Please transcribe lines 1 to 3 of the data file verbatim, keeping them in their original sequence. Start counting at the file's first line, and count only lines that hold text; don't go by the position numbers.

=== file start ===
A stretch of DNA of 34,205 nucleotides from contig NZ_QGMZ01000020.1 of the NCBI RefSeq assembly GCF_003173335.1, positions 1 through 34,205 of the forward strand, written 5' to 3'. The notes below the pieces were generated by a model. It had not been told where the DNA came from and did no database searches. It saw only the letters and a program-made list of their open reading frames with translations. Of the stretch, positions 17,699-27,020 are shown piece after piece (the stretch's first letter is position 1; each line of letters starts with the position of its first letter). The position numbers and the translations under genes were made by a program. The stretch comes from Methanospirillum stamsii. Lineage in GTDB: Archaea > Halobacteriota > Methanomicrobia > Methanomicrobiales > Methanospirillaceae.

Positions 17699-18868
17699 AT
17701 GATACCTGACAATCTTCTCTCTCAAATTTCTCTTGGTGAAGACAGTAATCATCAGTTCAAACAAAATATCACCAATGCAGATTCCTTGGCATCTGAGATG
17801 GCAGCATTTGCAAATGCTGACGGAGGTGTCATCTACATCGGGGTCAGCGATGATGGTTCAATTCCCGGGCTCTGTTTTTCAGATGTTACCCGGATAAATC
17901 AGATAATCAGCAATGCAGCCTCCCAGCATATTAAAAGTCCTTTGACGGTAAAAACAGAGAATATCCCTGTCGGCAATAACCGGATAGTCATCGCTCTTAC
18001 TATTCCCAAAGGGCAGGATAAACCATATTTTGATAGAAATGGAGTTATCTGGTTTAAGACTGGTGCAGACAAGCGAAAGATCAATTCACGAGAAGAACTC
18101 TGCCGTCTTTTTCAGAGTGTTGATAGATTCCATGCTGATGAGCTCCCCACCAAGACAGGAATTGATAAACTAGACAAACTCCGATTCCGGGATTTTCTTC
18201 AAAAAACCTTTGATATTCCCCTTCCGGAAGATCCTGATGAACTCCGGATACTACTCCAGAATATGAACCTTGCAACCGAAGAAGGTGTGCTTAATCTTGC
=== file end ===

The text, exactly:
A stretch of DNA of 34,205 nucleotides from contig NZ_QGMZ01000020.1 of the NCBI RefSeq assembly GCF_003173335.1, positions 1 through 34,205 of the forward strand, written 5' to 3'. The notes below the pieces were generated by a model. It had not been told where the DNA came from and did no database searches. It saw only the letters and a program-made list of their open reading frames with translations. Of the stretch, positions 17,699-27,020 are shown piece after piece (the stretch's first letter is position 1; each line of letters starts with the position of its first letter). The position numbers and the translations under genes were made by a program. The stretch comes from Methanospirillum stamsii. Lineage in GTDB: Archaea > Halobacteriota > Methanomicrobia > Methanomicrobiales > Methanospirillaceae.

Positions 17699-18868
17699 AT